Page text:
Top 10 Star Wars Changes Lucas SHOULD Have Done


Finally it happened. George Lucas decided to release his beloved Star Wars trilogy (and those three other films) on Bluray. Of course these are the heavily manipulated special editions, and there's no sign that the original versions will be released, despite complaints from a very vocal fan-base.

The fact that Lucas keeps changing these films (every incarnation has been tampered with), and deny the existence of the original versions, is monumentally stupid, but we'll save that for another blog.

Obviously the first order of business should have been to get rid of all the alterations and get back to the original version, but failing that why hasn't Lucas gone all the way?

There's a bunch of things he could have changed, which actually would have improved the films, instead of those silly or annoying changes he did do (I mean, is there anyone out there who seriously had trouble with Anakin Skywalker's eyebrows?! And if so... kill yourself!)

Anyway, here are my suggestions for things Lucas SHOULD have changed, but didn't.



1) The droids and Obi Wan don't recognize each other

When Luke meets up with Obi Wan in Star Wars, the old Jedi shows no sign of recognizing R2-D2 and C-3PO, nor do they recognize him. However, several decades earlier they were running around together and saved the galaxy.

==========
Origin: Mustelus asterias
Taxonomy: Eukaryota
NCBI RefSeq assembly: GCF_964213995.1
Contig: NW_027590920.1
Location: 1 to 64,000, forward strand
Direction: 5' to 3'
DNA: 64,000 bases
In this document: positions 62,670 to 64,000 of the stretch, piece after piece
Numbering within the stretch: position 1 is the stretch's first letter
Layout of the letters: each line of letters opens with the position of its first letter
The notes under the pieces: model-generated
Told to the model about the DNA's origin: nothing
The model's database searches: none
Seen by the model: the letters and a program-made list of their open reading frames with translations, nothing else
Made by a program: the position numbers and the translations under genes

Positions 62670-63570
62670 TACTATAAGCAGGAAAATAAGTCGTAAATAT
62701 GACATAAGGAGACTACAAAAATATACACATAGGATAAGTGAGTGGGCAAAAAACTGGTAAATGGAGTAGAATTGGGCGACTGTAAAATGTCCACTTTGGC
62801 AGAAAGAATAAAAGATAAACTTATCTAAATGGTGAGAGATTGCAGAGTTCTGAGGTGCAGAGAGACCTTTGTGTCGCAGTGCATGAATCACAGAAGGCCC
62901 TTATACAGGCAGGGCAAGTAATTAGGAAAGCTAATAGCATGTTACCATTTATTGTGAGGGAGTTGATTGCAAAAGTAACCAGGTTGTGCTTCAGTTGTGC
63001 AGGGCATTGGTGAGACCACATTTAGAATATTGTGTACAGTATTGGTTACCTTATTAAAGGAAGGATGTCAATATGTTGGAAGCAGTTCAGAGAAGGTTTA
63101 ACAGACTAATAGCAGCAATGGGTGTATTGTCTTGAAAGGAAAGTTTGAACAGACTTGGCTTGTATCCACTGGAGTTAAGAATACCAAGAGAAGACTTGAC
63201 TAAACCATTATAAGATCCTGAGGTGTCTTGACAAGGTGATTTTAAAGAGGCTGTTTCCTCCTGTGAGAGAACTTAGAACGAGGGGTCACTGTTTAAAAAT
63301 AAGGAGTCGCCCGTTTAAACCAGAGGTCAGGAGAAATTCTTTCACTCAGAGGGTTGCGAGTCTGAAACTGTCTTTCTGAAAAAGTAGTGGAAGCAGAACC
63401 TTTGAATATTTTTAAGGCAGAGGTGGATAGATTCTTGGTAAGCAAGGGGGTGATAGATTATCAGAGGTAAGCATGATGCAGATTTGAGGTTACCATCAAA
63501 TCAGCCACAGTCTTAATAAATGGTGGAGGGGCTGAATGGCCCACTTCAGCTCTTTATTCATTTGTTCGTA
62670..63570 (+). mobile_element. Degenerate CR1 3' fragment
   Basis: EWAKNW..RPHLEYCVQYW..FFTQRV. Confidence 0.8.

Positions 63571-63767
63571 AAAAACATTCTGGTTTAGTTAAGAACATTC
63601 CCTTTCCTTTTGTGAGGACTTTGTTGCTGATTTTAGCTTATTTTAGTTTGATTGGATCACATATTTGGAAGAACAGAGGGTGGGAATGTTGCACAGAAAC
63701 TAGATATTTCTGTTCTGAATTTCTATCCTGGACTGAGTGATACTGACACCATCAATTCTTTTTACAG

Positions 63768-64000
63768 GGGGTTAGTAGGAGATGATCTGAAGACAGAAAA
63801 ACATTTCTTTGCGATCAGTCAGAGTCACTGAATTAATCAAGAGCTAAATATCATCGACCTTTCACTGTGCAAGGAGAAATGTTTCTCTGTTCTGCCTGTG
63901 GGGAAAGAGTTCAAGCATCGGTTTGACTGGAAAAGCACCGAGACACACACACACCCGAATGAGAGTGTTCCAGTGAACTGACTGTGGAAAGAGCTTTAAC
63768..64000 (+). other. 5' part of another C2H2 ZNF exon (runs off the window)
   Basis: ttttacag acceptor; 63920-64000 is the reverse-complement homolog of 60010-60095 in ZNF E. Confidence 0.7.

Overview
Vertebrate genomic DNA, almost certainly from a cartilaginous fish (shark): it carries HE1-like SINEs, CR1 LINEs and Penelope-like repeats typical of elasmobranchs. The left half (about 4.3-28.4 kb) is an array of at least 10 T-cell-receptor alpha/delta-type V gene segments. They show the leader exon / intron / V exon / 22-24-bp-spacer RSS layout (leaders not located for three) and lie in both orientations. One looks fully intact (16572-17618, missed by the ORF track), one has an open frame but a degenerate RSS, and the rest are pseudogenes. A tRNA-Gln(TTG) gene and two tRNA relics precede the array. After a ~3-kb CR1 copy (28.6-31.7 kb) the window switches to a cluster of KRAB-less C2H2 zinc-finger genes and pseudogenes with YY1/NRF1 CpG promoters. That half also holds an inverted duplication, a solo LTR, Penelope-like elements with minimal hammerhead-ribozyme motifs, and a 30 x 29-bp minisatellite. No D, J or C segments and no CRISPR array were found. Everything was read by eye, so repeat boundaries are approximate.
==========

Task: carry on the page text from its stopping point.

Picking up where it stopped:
I'm not sure if this is the biggest hole in the story, but it's certainly the most infuriating. The only reason we got into this mess, is because Lucas insisted that the droids were included in the prequel trilogy, despite the fact that it doesn't make any sense. Up to this point no one had assumed that Anakin built C-3PO, so there was no reason to include the robot in the story, and judging by the beating the average Astro droid gets, there's no reason to assume an R2 unit would be in service for more than 30 years, so he shouldn't be there either. If Lucas had bothered re-watch the original trilogy just once, before he wrote the prequels, he would have realized this inconsistency.

Solution: This one is tricky, yet simple. The problem could be solved by deleting the three prequels.

2) The fat Jabba dancer

Look, I like big women as much as the next guy, but this is overdoing it. Besides, the way Jabba drools over Leia, it's reasonable to assume that he likes his woman small and perky. So who IS this woman? Is she someone's drunk aunt? Somebody should have lured her over to the trapdoor and pushed the button.

Solution: Do like the Jedi, and use your powers for good. Just paint her out with CGI.

3) Garbage mattes

With all the technical tinkering Lucas has subjected these films to, it seems odd that he hasn't gotten rid of the so-called "garbage mattes".

To the uninitiated, garbage mattes are a defect of doing blue screen work in the old photochemical effect days. The use of this process can, under certain conditions, result in an almost transparent "box" around some elements. This is almost gone in the new high def versions, but I want it completely gone. Once you notice these boxes, you'll be distracted and pulled out of the films every time you watch them.

Solution: CGI.

4) Other technical flaws

Lucas loves fixing little details, so why didn't he fix some of the additional technical glitches? Take for example the cockpit shots as shuttle Tyderium approaches Endor: The background is visible through the actors. Or what about the weird painted exhaust from Boba Fett's jet-pack? Or all the shots where large doors open really fast, and there's a noticeable jerk in the image? These things can be really distracting, why not get rid of them?